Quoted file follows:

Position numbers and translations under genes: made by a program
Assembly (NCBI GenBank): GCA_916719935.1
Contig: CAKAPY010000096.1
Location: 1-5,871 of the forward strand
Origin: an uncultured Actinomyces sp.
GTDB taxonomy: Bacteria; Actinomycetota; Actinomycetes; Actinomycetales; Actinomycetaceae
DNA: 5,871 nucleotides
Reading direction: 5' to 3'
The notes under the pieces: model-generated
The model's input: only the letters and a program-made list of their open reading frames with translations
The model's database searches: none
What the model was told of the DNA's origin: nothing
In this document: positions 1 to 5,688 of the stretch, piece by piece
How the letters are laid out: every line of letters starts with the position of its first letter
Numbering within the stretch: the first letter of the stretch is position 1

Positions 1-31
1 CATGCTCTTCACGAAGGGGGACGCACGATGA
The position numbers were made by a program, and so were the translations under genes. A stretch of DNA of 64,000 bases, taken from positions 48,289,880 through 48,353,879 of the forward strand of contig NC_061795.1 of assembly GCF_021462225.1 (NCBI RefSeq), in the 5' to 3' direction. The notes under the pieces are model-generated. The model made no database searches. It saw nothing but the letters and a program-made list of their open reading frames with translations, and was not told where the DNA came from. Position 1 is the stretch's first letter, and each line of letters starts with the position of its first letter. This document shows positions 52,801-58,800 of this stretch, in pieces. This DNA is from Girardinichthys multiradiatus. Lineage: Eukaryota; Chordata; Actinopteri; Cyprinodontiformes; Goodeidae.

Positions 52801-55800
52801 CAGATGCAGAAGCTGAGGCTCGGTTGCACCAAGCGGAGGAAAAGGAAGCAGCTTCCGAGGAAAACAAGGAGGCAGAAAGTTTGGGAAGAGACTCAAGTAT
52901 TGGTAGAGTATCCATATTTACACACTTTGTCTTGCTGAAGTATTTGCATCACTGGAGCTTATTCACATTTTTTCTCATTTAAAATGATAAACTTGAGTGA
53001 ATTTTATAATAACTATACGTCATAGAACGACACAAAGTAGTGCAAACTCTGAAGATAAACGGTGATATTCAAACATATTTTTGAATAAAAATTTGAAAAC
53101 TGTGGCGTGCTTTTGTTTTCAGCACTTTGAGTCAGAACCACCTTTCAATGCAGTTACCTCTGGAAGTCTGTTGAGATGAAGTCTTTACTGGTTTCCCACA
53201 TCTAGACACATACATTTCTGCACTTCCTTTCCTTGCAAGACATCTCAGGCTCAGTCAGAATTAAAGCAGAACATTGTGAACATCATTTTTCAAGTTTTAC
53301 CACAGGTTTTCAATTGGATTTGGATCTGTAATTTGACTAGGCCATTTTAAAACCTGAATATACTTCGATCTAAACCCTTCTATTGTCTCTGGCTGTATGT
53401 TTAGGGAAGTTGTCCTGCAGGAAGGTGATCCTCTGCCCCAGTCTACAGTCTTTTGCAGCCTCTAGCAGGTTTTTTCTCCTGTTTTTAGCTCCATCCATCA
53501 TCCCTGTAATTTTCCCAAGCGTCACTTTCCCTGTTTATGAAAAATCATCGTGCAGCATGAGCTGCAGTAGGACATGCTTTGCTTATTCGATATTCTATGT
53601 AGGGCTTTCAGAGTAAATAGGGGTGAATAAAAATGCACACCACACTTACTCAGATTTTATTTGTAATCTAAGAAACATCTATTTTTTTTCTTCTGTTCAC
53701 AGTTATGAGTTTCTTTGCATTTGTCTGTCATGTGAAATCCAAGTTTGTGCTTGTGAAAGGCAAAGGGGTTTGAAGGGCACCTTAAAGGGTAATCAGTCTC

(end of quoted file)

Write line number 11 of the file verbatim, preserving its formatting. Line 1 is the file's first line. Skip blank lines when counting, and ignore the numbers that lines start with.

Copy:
The model's database searches: none